Food will always be the other half of my whole travel equation… local food speaks so much about a place and the culture.
As they say, “nothing is permanent in this wicked world,” and so my adventure with Tuguegarao’s batil patung continues. It’s time to give justice to Tugue’s indigenous creation. We had it from Hotel Roma’s Cafe Michelle in our room. The noodle dish was overflowing with ground pork rind topping. If not for the abrasive saltiness, the noodle dish would have garnered a perfect ten in my book. Sloshed part of the omnipresent hot egg drop soup into the noodles and it somehow weakened the overwhelming salty taste.
A bit bored at the hotel room, we went for a little stroll around Paseo Reale until we decided to take a tricycab to Red Dot where I met new friends who gave me a beautiful list of places to eat, but we had no time left for a batil patung overload, so perhaps on my next visit.
Breakfast in Tugue consisted of garlicky Tuguegarao longaniza and guess what? Leehua ordered fish kilawen🙂 Because I come from a land famous for longaniza, the crispy-skinned Tuguegarao sausages were unexpectedly good. Missed my sukang Iloko, but the sukang puti was fine nonetheless.
On the way to Solano, we stopped by Bienvenue roadside restaurant in Bagabag. Filipino entrées are predominant in their menu. Nothing tops steaming hot soup. The sinigang na baboy (pork in tamarind or kamias soup) was pleasurable, especially with patis. Chunky aba (gabi) lent a rich taste and slightly thick texture to the broth.
The beef ampalaya was a bummer. I suspect it was carabeef. I ate only the ampalaya (bittermelon).
We had a feast at Balai Gloria in Bayombong, Nueva Vizcaya’s capital. The nicely decorated farm-style diner was fully packed. Leehua’s friend, Connie, ordered Black Rabbit for me. The extra rich chocolate concoction arrived first, so it sort of diluted my appetite. But anyways, I enjoyed bits of the barbecued salmon, fish kinilaw and grilled stuffed squid. The “treasures” soup tasted quite like West Lake soup, so nice.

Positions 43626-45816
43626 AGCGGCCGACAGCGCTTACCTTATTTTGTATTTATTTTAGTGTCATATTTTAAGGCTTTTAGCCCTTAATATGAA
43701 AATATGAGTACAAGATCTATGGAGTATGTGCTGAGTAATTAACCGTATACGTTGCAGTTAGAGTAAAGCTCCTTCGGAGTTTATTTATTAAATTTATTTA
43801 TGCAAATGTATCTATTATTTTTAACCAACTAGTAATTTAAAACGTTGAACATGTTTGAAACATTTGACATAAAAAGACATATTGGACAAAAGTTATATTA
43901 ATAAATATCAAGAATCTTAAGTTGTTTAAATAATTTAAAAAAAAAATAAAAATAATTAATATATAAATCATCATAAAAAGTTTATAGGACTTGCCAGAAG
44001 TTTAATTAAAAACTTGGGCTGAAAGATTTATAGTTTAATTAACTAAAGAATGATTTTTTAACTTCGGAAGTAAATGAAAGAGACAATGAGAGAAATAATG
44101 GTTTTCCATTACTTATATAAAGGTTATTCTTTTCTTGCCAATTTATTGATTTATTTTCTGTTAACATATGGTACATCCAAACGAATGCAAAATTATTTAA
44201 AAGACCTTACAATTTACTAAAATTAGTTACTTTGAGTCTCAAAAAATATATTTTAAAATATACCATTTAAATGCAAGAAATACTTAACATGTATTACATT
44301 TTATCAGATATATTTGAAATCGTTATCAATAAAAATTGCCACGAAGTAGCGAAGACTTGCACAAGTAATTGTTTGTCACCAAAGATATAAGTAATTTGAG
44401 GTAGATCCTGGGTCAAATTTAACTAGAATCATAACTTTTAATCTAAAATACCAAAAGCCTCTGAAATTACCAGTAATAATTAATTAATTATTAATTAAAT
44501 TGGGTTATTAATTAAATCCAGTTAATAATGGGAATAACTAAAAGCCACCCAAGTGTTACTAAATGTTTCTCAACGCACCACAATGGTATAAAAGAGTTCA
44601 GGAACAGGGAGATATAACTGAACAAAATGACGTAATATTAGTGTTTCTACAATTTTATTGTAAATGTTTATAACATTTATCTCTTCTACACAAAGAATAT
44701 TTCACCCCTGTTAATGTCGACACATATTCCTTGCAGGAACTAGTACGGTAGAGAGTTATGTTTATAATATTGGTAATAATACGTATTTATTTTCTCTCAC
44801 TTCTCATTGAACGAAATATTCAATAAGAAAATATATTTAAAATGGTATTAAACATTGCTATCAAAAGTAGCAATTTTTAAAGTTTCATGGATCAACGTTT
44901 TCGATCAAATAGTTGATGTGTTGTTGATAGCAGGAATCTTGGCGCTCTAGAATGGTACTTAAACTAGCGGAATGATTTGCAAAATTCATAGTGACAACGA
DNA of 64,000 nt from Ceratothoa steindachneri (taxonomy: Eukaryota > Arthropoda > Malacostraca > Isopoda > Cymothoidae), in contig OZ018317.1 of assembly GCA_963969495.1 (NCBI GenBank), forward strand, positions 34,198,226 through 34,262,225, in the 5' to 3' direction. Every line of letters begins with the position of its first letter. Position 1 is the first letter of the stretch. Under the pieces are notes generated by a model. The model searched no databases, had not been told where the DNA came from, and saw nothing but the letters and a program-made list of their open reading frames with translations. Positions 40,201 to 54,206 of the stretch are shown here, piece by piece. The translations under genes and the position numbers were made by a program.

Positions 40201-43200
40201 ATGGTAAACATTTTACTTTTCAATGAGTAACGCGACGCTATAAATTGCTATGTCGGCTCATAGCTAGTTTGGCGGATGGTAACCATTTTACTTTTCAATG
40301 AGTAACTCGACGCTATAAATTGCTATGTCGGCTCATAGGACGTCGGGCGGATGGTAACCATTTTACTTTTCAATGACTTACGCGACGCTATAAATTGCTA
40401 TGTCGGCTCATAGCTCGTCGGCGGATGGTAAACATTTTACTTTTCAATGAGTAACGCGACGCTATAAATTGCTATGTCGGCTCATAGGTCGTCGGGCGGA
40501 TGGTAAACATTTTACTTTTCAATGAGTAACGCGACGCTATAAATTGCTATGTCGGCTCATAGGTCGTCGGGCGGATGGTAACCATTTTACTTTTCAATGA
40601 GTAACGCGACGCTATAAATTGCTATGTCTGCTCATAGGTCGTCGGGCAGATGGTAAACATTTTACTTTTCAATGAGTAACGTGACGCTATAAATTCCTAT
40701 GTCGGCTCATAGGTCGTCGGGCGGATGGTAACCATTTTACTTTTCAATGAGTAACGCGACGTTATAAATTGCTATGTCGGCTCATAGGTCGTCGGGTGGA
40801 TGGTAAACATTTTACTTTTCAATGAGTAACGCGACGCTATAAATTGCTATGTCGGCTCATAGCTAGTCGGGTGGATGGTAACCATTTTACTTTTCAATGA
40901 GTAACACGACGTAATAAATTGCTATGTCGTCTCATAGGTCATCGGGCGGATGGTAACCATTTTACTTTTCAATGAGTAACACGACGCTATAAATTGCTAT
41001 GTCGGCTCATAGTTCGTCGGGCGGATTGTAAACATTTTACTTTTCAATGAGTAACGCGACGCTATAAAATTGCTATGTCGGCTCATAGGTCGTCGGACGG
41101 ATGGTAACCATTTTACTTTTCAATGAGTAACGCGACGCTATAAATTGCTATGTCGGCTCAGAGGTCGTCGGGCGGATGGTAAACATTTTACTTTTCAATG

The unforgettable part of the dinner was the exquisite sans rival. Omg! Everything about it was indeed transcendent — from the layers of fresh butter to the temperate sweetness to the divine texture of the meringue to the shower of unaged cashew morsels!
Connie arrived with a container of yacón (Smallanthus sonchifolius, Syn.: Polymnia edulis, P. sonchifolia). It is a tuber that resembles the crunchy texture of jicama or known as our local sincamas, but sweeter in taste. Yacón is indigenous to the Northern and Central Andes from Ecuador to Argentina and is known to contain probiotics and believed to be medicinal. Nueva Vizcaya’s terrain allows abundant production of the perennial plant. Unskinned yacón appears like camote or kamotig, but tastes quite like apple.
[A tupig vendor in Bagabag]
We stopped by Cauayan in Isabela to greet the daughter of Joel’s (Leehua’s business partner’s) employee on her Christening. Never say no to crispy lechon, we stayed a bit.
Cagayan Valley’s cuisine is a melting pot of flavors just like its peoples. The region is spread over parts of the Cordilleras, the Caraballos and the Sierra Madre Mountain Range.
Before finally reaching home, Leehua pulled over at a gas station in Sanchez Mira, Cagayan. By that time, my tummy was exploding. Pigging out is a sin. Doomed, can’t find my waist!
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